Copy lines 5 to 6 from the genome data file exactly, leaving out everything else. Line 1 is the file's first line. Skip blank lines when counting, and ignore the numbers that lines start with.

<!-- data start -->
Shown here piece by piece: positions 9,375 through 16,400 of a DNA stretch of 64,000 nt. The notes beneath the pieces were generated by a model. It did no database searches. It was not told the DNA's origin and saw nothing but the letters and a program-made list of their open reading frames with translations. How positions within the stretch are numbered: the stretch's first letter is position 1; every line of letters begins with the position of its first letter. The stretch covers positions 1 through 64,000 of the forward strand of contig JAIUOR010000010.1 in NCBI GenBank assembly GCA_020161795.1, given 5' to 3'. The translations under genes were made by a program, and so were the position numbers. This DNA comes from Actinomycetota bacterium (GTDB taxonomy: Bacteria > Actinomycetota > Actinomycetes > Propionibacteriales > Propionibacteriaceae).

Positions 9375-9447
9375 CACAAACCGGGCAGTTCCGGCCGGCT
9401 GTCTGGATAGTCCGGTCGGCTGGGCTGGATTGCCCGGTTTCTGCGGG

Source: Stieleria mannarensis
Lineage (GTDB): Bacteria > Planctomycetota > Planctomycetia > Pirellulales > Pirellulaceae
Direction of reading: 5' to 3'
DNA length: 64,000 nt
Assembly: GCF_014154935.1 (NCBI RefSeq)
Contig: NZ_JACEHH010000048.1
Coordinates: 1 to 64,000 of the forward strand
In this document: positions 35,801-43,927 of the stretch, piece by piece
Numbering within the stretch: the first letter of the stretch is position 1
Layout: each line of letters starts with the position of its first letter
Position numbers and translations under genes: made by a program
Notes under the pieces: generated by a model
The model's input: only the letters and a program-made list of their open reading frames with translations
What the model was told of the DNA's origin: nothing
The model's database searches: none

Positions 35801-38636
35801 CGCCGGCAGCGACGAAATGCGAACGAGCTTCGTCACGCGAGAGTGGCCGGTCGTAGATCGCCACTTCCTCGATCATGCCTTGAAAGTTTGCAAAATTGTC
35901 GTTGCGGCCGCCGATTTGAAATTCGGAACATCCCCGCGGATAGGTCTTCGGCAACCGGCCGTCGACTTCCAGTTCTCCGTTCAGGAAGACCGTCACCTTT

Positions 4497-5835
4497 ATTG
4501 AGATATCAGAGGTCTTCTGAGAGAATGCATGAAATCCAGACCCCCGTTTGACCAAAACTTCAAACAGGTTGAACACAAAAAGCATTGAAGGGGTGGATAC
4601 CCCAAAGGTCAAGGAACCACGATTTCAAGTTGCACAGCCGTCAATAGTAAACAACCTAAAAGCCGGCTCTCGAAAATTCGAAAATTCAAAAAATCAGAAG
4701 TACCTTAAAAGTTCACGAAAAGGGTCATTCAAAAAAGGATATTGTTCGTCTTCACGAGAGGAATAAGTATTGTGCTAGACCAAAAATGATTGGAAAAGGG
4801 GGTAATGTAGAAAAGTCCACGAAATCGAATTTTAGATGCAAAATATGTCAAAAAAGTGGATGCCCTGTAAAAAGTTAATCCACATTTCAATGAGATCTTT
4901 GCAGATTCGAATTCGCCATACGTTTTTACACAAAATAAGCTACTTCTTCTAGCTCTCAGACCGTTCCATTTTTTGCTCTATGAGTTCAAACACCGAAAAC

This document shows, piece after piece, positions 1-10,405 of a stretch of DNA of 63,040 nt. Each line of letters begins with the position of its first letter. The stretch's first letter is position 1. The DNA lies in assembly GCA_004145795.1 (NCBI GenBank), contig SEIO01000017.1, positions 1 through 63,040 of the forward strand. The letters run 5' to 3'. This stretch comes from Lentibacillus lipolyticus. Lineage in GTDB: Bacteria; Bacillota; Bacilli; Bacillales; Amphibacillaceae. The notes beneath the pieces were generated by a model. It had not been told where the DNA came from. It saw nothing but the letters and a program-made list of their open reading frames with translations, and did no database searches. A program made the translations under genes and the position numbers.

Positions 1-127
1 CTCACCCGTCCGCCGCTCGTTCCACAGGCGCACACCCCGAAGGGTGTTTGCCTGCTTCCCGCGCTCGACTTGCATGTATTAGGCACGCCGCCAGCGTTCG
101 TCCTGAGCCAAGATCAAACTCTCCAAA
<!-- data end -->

Source: Stieleria mannarensis
Lineage (GTDB): Bacteria > Planctomycetota > Planctomycetia > Pirellulales > Pirellulaceae